Follow-up. Over the next 4 months the patient's neurologic deficit and associated hematoma completely resolved. Follow-up CT scans demonstrated fracture healing and remodeling of the fracture fragment in the neuroforamen. The patient was allowed to return to unrestricted athletic activity at 3 months.

Discussion

Falls on soft snow while cross-country skiing may not be benign, even in young, healthy people, and when injuries occur, the nature of the injury may not be obvious. Despite cervical fracture and neurologic compromise, this patient was able to ski another mile to the nearest road.

Because the clinical presentation in the emergency department was not that of a typical cervical fracture, the patient was initially evaluated for a shoulder injury. Generalized proximal weakness was felt to be consistent with a soft-tissue shoulder injury, and hypoesthesia of the thumb is not uncommon in winter athletes, since cold conditions can cause temporary sensory deficits. However, thumb hypoesthesia and weakness of the brachioradialis and wrist extensors are also classic symptoms of a neurologic deficit involving the C-6 root. A cross-table lateral cervical x-ray yielded subtle findings. A change in the overlap of facet joints, as seen in the lateral radiograph, implies a significant bony or ligamentous injury that warrants further investigation.

As noted earlier, I believe this is the first reported case of cervical fracture in a Nordic skier. This case emphasizes the need for a high index of suspicion for cervical injuries, even when the patient's symptoms do not suggest a spinal injury and the mechanism of injury seems trivial.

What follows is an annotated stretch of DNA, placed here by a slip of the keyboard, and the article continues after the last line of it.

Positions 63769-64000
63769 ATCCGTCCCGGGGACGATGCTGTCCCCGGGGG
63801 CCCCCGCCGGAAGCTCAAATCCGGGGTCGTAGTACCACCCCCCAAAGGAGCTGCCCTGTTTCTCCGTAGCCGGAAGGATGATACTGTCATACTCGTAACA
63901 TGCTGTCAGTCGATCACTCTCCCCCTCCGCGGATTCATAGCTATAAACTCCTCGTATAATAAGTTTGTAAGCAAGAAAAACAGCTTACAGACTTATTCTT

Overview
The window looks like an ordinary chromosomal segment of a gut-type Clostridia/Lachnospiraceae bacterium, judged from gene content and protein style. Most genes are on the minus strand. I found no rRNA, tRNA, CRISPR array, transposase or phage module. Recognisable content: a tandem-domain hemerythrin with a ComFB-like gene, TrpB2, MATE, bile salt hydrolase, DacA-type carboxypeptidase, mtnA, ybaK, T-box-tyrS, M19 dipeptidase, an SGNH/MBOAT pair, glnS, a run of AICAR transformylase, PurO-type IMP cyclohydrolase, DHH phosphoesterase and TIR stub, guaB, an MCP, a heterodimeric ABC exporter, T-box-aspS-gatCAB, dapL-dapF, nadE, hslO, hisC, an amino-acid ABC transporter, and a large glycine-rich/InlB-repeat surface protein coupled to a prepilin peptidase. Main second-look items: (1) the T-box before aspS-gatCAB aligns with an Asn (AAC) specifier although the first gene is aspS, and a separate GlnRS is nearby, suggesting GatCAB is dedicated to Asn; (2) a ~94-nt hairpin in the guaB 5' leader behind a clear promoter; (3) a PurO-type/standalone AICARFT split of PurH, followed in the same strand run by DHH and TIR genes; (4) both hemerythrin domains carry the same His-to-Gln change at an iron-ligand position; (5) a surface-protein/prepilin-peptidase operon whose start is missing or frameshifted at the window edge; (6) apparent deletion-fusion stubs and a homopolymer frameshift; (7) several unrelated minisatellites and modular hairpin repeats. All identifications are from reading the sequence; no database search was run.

Other cervical conditions may coexist in this population. Competitive Nordic skiers may develop enthesitis near the tip of the vertebra prominens where ligamentous attachments become inflamed from overuse. Axial cervical pain should not be attributed to degenerative disc disease without a vigilant search for acute injury.

As Nordic skiing grows in popularity, it is likely that more patients with subtle cervical injuries will present for evaluation.

References

  1. Boyle JJ, Johnson RJ, Pope MH: Cross-country ski injuries: a prospective study. Iowa Orthop J 1981;1:41-44
  2. Frymoyer JW, Pope MH, Kristiansen T: Skiing and spinal trauma. Clin Sports Med 1982;1(2):309-318
  3. Keene JS: Thoracolumbar fractures in winter sports. Clin Orthop 1987;Mar(216):39-49
  4. Matter P, Ziegler WJ, Holzach P: Skiing accidents in the past 15 years. J Sports Sci 1987;5(3):319-326
  5. Morrow PL, McQuillen EN, Eaton LA Jr, et al: Downhill ski fatalities: the Vermont experience. J Trauma 1988;28(1):95-100 [published erratum in J Trauma 1988;28(4):561]
  6. Oh S: Cervical injury from skiing. Int J Sports Med 1984;5(5):268-271
  7. Prall JA, Winston KR, Brennan R: Spine and spinal cord injuries in downhill skiers. J Trauma 1995;39(6):1115-1118
  8. Tapper EM: Ski injuries from 1939-1976: the Sun Valley experience. Am J Sports Med 1978;6(3):114-121
  9. Wright JR Jr, McIntyre L, Rand JJ, et al: Nordic ski jumping injuries: a survey of active American jumpers. Am J Sports Med 1991;19(6):615-619

Dr Floyd is an orthopedic surgeon at Sawtooth Orthopaedic Clinic in Sun Valley, Idaho. He is a fellow of the American Academy of Orthopaedic Surgeons, a member of the North American Spine Society, and a clinical instructor at the Johns Hopkins University School of Medicine and the University of Washington School of Medicine. Address correspondence to Timothy Floyd, MD, Box 1332, Sun Valley, ID 83353; e-mail to [email protected].